dipyridamole(redirected from Apo-Dipyridamole)
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Apo-Dipyridamole FC (CA), Apo-Dipyridamole SC (CA), Persantin (UK), Persantine
Pharmacologic class: Platelet adhesion inhibitor
Therapeutic class: Antiplatelet agent, diagnostic agent (coronary vasodilator)
Pregnancy risk category B
Unclear. May reduce platelet aggregation by inhibiting phosphodiesterase, adenosine uptake, or formation of thromboxane A2.
Tablets: 25 mg, 50 mg, 75 mg
⊘Indications and dosages
➣ To prevent thromboembolism in patients with prosthetic heart valves
Adults: 75 to 100 mg P.O. q.i.d.
• Prevention of myocardial reinfarction (given with aspirin)
• Thrombotic thrombocytopenia purpura
• Hypersensitivity to drug
Use cautiously in:
• hypotension, hepatic insufficiency, severe coronary artery disease
• pregnant or breastfeeding patients
• children younger than age 12 (safety not established).
• Know that drug is usually given with warfarin when used to prevent thromboembolism.
• Give with a full glass of water at least 1 hour before or 2 hours after meals. If gastric distress occurs, give with food.
CNS: dizziness, headache
GI: abdominal distress
Hepatic: hepatic failure
Drug-drug.Adenosine: increased adenosine plasma level and CV effects
Cholinesterase inhibitors: counteracts activity of cholinesterase inhibitors
Drug-diagnostic tests.Hepatic enzymes: increased levels
Drug-behaviors.Alcohol use: increased risk of hypotension
• Monitor for therapeutic efficacy, including improved exercise tolerance and decreased need for nitrates.
• Assess platelet and coagulation studies regularly.
• Monitor ECG and vital signs, especially blood pressure.
• Monitor hepatic function tests regularly.
• Advise patient to take drug 1 hour before or 2 hours after meals for best absorption.
☞ Instruct patient to immediately report unusual tiredness, chest pain or other cardiac symptoms, upper right abdominal pain, yellowing of skin or eyes, or dark urine.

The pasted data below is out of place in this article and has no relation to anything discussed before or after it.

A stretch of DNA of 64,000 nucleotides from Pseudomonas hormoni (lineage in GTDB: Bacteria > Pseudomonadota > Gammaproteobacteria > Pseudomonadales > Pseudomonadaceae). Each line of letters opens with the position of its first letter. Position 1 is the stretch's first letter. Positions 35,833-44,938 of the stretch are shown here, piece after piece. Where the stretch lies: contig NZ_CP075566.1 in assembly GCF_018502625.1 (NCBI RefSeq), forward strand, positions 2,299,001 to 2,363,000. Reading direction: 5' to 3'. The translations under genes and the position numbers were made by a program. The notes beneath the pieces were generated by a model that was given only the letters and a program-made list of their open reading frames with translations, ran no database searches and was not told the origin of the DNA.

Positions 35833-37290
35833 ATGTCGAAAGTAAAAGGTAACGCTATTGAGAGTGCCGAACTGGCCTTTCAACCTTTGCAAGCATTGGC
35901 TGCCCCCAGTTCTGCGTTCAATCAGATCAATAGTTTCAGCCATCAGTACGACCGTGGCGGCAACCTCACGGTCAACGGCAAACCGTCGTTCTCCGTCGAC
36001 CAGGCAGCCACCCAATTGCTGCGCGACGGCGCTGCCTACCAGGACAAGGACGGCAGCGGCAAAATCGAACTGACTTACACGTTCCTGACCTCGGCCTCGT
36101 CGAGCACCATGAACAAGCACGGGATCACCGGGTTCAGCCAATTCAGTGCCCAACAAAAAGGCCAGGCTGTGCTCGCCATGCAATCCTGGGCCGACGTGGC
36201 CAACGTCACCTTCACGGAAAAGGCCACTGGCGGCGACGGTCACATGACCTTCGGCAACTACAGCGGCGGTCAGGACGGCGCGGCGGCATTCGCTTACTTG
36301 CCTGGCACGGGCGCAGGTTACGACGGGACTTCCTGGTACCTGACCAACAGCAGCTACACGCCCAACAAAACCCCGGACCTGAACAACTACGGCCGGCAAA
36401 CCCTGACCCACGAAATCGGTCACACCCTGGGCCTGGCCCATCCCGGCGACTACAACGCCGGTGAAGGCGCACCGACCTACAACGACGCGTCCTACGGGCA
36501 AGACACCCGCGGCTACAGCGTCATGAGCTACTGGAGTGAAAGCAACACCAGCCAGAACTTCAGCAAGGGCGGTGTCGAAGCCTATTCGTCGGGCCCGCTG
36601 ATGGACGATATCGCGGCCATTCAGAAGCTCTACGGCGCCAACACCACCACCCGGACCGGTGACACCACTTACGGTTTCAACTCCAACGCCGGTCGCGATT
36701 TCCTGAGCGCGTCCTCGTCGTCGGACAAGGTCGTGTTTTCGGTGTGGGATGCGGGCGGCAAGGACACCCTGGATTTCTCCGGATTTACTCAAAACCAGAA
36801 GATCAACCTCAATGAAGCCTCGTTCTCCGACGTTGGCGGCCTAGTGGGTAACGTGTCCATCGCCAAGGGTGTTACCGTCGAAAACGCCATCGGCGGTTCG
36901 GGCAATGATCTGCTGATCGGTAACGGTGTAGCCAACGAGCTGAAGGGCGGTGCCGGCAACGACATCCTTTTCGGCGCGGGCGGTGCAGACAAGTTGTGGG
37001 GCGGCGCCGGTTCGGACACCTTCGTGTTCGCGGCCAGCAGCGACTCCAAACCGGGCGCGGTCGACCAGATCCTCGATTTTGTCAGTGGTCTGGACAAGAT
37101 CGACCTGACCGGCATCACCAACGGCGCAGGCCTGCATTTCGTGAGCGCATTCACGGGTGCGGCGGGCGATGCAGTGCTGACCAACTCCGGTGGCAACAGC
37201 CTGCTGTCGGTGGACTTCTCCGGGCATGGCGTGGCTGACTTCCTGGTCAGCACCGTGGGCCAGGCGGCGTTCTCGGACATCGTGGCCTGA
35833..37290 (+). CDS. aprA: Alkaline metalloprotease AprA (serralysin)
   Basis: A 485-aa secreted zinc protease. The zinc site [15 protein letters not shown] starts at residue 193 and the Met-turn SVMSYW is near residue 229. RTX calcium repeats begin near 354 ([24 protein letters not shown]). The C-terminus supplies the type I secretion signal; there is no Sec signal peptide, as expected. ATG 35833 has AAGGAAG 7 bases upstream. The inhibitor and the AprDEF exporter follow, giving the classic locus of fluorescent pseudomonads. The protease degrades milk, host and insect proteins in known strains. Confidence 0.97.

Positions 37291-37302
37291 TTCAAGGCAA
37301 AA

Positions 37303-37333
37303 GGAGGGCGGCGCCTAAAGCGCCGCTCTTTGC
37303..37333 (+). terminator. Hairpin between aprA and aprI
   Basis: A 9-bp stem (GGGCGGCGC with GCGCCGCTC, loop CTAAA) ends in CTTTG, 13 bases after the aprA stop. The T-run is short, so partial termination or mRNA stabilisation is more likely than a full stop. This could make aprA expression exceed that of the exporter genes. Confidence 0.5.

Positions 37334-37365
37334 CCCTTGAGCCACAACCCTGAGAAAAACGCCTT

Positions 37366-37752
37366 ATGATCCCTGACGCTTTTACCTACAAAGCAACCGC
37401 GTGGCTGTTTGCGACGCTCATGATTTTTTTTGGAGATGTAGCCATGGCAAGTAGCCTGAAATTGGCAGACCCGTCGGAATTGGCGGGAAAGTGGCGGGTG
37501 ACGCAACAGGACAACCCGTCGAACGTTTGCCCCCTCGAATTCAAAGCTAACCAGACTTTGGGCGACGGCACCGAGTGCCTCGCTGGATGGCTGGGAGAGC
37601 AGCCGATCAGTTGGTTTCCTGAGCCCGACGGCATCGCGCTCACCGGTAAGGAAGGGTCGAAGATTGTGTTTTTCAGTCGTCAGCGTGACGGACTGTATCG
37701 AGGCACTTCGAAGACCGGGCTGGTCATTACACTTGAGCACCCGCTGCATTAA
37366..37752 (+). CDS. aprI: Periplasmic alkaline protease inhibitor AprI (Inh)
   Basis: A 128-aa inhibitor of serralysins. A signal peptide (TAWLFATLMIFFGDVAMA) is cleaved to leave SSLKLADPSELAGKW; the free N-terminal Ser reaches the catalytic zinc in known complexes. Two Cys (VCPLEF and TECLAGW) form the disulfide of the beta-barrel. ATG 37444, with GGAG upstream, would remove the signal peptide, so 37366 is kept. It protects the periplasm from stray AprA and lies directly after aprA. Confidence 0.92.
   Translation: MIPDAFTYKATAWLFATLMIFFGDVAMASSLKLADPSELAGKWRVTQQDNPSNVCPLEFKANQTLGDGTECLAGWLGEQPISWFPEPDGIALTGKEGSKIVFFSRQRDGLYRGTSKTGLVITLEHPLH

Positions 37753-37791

• As appropriate, review all other significant and life-threatening adverse reactions and interactions, especially those related to the drugs and tests mentioned above.
dipyridamole/di·py·rid·a·mole/ (di″pĭ-rid´ah-mōl) a platelet inhibitor and coronary vasodilator used to prevent thromboembolism associated with mechanical heart valves, to treat transient ischemic attacks, and as an adjunct in preventing myocardial reinfarction and in myocardial perfusion imaging.
dipyridamoleA drug used to reduce platelet stickiness and thus the risk of STROKE in people having TRANSIENT ISCHAEMIC ATTACKS. Aspirin is more effective, but sometimes cannot be safely taken. A brand name is Persantin.
antiplatelet therapyagents that reduce platelet aggregation and inhibit arterial thrombus formation in an area of the circulation where other anticoagulants have reduced effect; e.g. low-dose aspirin (75 mg daily), clopidogrel (± low-dose aspirin), dipyridamole (used to prevent thromboembolism in patients with prosthetic heart valves), abciximab, eptifibatide and tirofiban
n brand name: Persantine;
drug class: platelet aggregation inhibitor;
action: specific action unclear; inhibits ability of platelets to aggregate;
uses: prevention of transient ischemic attacks (TIA), inhibition of platelet aggregation to prevent myocardial reinfarction, prevention of coronary bypass graft occlusion with aspirin.